Written by   (Freelance Writer) for Kidspot

Far from being a quirky condition that means you like neatness, OCD is an anxiety disorder that affects one in every 100 children. Melanie Hearse talks about her experience and how she is helping her son overcome his OCD.

OCDWhen I pick up my kids from school I can spot my eldest son from across the oval. He’s very tall, has a long mop of white blonde hair, and he stops to duck down and tap the ground every 20 or so steps.

The tapping is thankfully his only OCD, or obsessive compulsive disorder, tendency. There are several types of behaviours that are common, says psychologist Nicole Pierotti of Baby Smiles. Loosely grouped, Pierotti says OCD can take the following forms:

  • Washing – usually washing and re-washing hands.
  • Checking – continually checking to make sure everything is OK, from checking the lights, cupboards, that their toy is in the right place, or re-doing homework over and over.
  • Tapping – at certain counted steps or time they need to tap.
  • Counting – obsessed with counting and numbers, counting steps, tiled floors, cracks in cement. Often it also involves skipping numbers they do not like, or they think are unlucky.
  • Hoarding – people with OCD may be afraid they will be in trouble if they throw something out, or that something will go wrong if they do. They may also be doubtful in general – if things are not just so and kept in the right order things may go wrong.

But why does it happen?

“All children have worries and doubts but sometimes it’s as if their brain gets stuck or caught, and they worry so much about having things ‘just right’, ‘clean’ or ‘ safe’ that they do a certain action, again and again, to bring relief to themselves,” explains Nicole, saying OCD is an anxiety related disorder.

Facts and figures-wise, about one in every 100 children develop OCD, and for most kids it develops between the ages of seven and 12.

Left without treatment, your child is likely to still have OCD as an adult, Nicole says. With therapy, and sometimes medication, the outlook is good, with between 15 to 50 percent fading out by the teenage years. But the good news is (and I’ve walked the walk), the treatment is very doable and while it is early days for us, we’ve seen real improvement.

Learn more about the condition

For me, knowledge has always been power, so I’ve read widely on the topic to pick up tips. “It’s important that you understand OCD so you can help your child,” says Nicole, suggesting you start with some reading about anxiety and OCD, for example Bev Aisbett’s Living With It. I personally found Helping Your Anxious Child is an excellent read for understanding anxiety in general, and has lots of practical exercises you can tackle together – it also helped me understand what is and is not age appropriate when talking to children about their anxieties.

Nicole recommends making an appointment with your GP, who can also refer you to a child psychologist that specialises in working with children and dealing with anxiety. When you talk to your GP, ask about a mental health care plan, which allows you to claim around half the cost back from Medicare for about six to 10 sessions, and seek a second opinion if your GP doesn’t take the matter seriously.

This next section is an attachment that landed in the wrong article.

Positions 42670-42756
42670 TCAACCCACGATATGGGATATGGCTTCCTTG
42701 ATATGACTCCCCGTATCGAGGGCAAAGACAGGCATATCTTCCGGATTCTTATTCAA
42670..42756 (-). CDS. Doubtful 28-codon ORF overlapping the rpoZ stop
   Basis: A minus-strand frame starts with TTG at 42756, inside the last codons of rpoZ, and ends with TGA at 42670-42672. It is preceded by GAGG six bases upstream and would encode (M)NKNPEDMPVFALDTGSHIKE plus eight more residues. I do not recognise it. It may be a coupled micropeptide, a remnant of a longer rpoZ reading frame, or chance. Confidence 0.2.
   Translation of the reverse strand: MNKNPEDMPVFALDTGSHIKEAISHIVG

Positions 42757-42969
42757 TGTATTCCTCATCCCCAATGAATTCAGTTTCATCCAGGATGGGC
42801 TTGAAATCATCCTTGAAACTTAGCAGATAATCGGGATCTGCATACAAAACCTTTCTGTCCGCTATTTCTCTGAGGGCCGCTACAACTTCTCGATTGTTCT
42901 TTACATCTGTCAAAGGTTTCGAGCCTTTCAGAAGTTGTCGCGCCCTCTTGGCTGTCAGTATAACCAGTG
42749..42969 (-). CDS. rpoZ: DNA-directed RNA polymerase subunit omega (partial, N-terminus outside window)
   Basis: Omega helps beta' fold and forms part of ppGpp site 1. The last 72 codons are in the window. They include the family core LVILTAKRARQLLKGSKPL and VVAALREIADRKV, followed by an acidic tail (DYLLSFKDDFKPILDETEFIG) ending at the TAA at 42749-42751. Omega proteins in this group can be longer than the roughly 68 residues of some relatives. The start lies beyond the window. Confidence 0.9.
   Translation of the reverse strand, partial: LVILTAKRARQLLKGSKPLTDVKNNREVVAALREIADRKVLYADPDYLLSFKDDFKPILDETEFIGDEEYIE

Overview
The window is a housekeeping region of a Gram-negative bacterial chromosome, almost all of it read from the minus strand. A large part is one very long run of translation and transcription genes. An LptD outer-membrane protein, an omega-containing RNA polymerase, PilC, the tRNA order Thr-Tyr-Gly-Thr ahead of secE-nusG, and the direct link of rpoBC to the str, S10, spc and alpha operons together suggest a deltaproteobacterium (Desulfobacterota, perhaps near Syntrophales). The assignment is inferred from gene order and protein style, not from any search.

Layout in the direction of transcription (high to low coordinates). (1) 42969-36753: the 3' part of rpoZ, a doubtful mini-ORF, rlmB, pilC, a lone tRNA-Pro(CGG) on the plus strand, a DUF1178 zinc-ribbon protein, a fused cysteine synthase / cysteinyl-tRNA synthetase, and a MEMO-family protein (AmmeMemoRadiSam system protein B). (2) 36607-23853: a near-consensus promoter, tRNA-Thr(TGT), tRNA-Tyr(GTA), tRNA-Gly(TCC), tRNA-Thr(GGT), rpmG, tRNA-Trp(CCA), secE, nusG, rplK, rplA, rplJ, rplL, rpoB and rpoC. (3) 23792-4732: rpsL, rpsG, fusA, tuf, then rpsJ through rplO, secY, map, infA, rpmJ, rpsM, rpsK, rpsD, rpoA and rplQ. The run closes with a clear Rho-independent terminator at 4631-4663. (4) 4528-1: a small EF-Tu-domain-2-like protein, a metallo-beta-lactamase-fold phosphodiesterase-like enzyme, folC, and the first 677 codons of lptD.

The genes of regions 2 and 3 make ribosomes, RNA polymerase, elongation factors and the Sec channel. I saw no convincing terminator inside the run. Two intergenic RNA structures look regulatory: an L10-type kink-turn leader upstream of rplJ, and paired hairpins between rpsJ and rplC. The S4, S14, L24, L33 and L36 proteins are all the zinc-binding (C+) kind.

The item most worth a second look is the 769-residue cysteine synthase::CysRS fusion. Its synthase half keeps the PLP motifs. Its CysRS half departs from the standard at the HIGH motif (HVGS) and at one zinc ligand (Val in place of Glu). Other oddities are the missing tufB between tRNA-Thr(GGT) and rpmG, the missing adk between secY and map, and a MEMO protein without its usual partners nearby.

In our case, we’ve had five sessions with a psychologist, and it has been a really positive experience that our son also enjoys.

Don’t enable your child

First up, Nicole says you can’t enable your child – allowing them to avoid stressful situations will strengthen their belief that the thing they fear is out of their capability.

This can be really hard as a parent, it’s our instinct to protect our babies. I have learnt the hard way, however, that allowing them to avoid the things they fear actually does them more harm, a realisation that has made it easier for me to do the right thing when the going gets tough.

Secondly, Nicole says you need to avoid telling them ‘it’s no big deal’ and to ‘just join in’, or ‘stop tapping’ or ‘stop checking’.  Instead, give it a name, and give the behaviour an explanation: “(You might say:) ‘You are tapping because you are feeling anxious, let’s talk about your plan and actions of how to cope with your anxiety.’ You can’t do it for them, so help them learn techniques that work for them to reduce stress,” says Nicole.

My son worked out very quickly that he has my sympathy when it comes to fears and anxieties, and while I believe it was mostly unconscious behaviour, he would sometimes use his fear to get out of things he wanted to avoid, and in doing so, strengthen those fears through habit. What actually made a difference to his anxieties, and OCD tapping, was to face them and start building his self esteem by proving to himself that he can handle things that make him apprehensive. And isn’t that something we all want our children to learn?

More information from Kidspot:

More information on OCD in children:

Have you had to help your child overcome anxiety? How did you do it?

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